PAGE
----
How to install Flask on Ubuntu 24.04 LTS

This article aims to guide you through the process of setting up and running a basic Flask on Ubuntu system. We will cover the installation of Python and Flask, setting up a simple web application, and ensuring it runs smoothly on your Ubuntu server. By the end of this tutorial, you will have a clear understanding of how to leverage Flask’s simplicity and Ubuntu’s reliability to build and deploy a functioning web application.

What is Flask

Flask, a lightweight and flexible Python web framework, stands as a go-to choice for developers eager to create scalable and maintainable web applications with minimal fuss. Unlike heavier frameworks that prescribe a specific way to handle every element of a web application, Flask provides the bare essentials, allowing developers to add only what they need through extensions. This makes Flask not only versatile but also highly efficient for both small and large-scale projects.

Ubuntu, renowned for its stability and extensive support, is favored among developers, especially when deploying applications. Its widespread adoption is further supported by comprehensive documentation and a robust community, making it an ideal environment for development and production servers.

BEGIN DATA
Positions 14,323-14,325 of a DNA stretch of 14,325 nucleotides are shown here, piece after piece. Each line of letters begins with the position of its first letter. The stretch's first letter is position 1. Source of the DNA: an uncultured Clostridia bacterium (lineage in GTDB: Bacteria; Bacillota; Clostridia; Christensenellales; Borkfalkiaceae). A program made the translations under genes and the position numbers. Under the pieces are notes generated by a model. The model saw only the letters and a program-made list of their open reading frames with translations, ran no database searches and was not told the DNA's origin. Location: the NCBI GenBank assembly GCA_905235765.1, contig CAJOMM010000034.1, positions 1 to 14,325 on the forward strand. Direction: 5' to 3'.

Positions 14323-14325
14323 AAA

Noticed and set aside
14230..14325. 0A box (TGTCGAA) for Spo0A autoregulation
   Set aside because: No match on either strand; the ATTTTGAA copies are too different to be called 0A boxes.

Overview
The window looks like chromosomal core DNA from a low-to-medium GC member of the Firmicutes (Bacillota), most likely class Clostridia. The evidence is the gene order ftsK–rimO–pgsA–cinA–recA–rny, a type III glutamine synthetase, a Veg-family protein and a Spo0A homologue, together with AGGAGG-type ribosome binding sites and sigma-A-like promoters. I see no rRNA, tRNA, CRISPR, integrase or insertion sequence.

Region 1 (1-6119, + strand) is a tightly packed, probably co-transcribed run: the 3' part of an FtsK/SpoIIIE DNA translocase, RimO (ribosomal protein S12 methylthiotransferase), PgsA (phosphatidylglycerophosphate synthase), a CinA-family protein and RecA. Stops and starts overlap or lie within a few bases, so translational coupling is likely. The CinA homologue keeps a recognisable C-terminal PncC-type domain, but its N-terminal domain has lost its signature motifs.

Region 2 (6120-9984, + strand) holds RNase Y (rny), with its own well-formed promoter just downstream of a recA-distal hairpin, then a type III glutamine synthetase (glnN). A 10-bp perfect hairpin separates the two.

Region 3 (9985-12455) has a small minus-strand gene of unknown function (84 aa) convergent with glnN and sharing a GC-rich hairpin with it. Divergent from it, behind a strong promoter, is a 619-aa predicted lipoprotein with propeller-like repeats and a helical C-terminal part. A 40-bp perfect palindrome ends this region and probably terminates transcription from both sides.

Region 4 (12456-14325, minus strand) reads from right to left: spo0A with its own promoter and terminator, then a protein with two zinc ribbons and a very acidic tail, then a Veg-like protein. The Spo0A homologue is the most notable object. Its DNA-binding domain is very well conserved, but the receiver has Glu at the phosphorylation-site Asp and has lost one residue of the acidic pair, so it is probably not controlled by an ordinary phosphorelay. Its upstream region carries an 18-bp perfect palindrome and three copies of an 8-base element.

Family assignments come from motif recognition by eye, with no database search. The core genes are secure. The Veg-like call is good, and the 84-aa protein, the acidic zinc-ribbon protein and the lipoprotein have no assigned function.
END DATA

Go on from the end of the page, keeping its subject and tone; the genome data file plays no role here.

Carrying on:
Before diving into the installation of Flask on Ubuntu, there are a few prerequisites you’ll need to ensure a smooth setup process. First and foremost, you’ll need:

  1. Ubuntu Operating System: Ensure that you have Ubuntu installed on your machine. This guide assumes you are using Ubuntu 20.04 LTS or later, which is recommended for its long-term support and compatibility.
  2. Basic Knowledge of Using a Terminal: Familiarity with using the command line interface is crucial as you will be running various commands to set up and manage your Flask application.

Once you’ve checked these prerequisites, the next step is to prepare your system by updating the package list and installing some essential tools. Open your terminal and execute the following commands: